• Those of the four principal Nāyanmārs were added during renovation of the temple in 1960-63. Most impressive are the 12 gopuras of the temple whose soaring towers are made of solid granite bases and have paintings of different deities, mythical animals and monsters.
  • The gopuras are pyramidal gates rising to heights exceeding 50 metres. The ūnjal and kilikatti manḍapams - A Gopura of three tiers stands over the entrance from this Manḍapam into the shrine of the Goddess. Built in 1227 by Vambathura Ānandha Thāndava Nambi, it is named the Vambathura Gopuram after him.
  • The shrine consists of a square sanctum, an Ardhhamanḍapam and a Mukhhamanḍapam. In the niches on the walls of the shrine are images of Icchāśhakthi in the south, Kriyāśhakthi in the west, and Gnyānaśhakthi in the north.
  • There are shrines of Vināyaka and Subrahmanya in the outer prakāra. They probably belong to the fifteenth century.

Special Reference to Fine Arts

  • There are a number of historic shrines in the Prakāras.
  • Opposite to an entrance into the first from the Mahāmanḍapam there is one of Lord Sabhāpathi. This is the famous Velli ambalam where one of the Lord's divine sports took place when, at the request of the sages, Pathanjali and Vyāgrapādha, He danced as Lord Natarāja.
  • In the second Prakāra a shrine, now called that of the Sangam poets, contains images of many of them. In the same Prakāra there is a shrine apparently dedicated to Kariyamānikka Perumāl, but now empty. Also in the same Prakāra there is a row of fourteen small shrines, called the "īśhvarams". Many of them contain Lingas.

Other Special Features


  • Mudhali Pillai Manḍapam: The Mudhali Pillai Manḍapam follows the Chithra Gopura. Added in 1613, it is 183m long and 7.6m wide. On its wall are many purānic scenes. It used to be without any natural light, but windows were added in the last renovation.

Special Reference to Performing Arts:


  • Paranjothi Munivar wrote the Tiruviḷaiyāḍal Purāṇam in the sixteenth century. It is regarded as the temple's Sthhalapurāṇa. An earlier work adds a few celestial sports not included in the latter. These are, or rather were painted on the walls around the Golden Lily Tank. Some of the painted wooden panels are in the Temple Museum.
  • The earliest references available to any structure in this temple is a hymn of Sambhandar's, in the seventh century, which refers to the "Kapāli Madhil". The present inner walls of the Lords shrine bear this name today. In the early times the entire temple must have been confined to the area between these walls, and the structures must have been of brick and mortar.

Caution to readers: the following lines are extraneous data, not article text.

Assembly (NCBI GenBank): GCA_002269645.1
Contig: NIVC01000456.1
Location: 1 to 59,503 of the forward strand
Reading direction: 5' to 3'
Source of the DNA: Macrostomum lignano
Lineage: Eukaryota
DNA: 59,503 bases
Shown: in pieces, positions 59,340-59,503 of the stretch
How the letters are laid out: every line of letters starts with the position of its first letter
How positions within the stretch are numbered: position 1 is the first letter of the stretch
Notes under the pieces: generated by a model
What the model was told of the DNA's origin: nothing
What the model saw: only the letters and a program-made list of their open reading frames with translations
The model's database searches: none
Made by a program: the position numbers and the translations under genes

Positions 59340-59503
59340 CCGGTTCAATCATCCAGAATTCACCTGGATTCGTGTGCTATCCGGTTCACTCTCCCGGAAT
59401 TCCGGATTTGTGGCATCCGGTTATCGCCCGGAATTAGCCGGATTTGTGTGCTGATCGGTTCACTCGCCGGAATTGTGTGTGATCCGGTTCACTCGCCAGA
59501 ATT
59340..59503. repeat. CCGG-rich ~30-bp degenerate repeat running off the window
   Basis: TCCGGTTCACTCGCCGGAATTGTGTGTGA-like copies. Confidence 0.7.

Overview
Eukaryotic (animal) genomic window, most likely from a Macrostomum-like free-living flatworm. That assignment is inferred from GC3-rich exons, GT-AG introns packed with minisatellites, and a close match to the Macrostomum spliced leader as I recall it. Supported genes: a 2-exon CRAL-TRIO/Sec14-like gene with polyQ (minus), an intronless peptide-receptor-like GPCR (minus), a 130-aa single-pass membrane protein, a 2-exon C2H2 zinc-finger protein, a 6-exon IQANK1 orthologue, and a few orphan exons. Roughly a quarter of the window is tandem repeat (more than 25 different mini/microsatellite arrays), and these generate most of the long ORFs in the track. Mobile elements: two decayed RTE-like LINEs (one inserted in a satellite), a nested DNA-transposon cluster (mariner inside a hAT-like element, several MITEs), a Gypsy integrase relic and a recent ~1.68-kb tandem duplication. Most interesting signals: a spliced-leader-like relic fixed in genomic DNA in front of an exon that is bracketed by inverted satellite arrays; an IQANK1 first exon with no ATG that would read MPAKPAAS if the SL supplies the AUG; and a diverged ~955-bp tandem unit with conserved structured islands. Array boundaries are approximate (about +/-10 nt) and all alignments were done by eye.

• Down the centuries, the temple has been centre of academy of learning of Tamil culture, literature, art, music and dance. All three assemblies of Tamil language, the Tamil Sangam (about the 3rd century BCE to the 3rd century CE), were held at Madhurai. Great Tamil poets of different epochs participated in these assemblies and their composition is called Sangam literature During the third Tamil sangam, the comparative merits of the poets was decided by letting the works float in the lotus tank of the temple. It was believed that a divine force would cause the work of superior merit to float on the surface while the inferior literary work would sink.
  • Thevāram , the 7th-8th century Tamil compositions on Śhiva are works by the three prominent Nāyanārs ( Śhaivites ) namely Appar, Sundharar and Thirugnyānasambandhar The temple has been glorified by the hymns of Thevāram by all the three poets. Different hymns of Sambandhar on the temple mention the queen of Pāndya Nāḍu , his desire to defeat Jains in debate, the miracle of him curing the king's fever, the Jains' provocation of Sambandhar by burning his house and challenging him to debate, and Sambandhar's eventual victory over them.
  • There are few poets in Tamil history who sang about goddess Pārvathi, the notable among them is Kumaraguruparar , a 17th century Tamil poet who composed Mīnākshi Pillaitamizh on Mīnākshi of this temple. In pillaitamizh (a genre of Tamil literature) history, the king Thirumalai Nāyak's most crucial act of patronage was his link with Kumaraguruparar. Kumaraguruparar visited lot of temples and when he visited this temple, he composed pillaitamizh on Mīnākshi. Legend has it that goddess appeared in the dreams of Nāyak directing him to arrange the recital of Kumaraguruparar before learned assembly. The king made elobrate arrangements for the event. Goddess was enjoying the recital and she impersonated in the form of a small girl. As Kumaraguruparar was explaining the 61st verse, the goddess appreciated by garlanding the poet with a string of pearls and disappeared.
  • “Māmava Mīnākshi” is a popular krithi by Muthuswāmi Dīkshithar in the Rāga Varāli on the Goddess Mīnākshi. (Others listed down)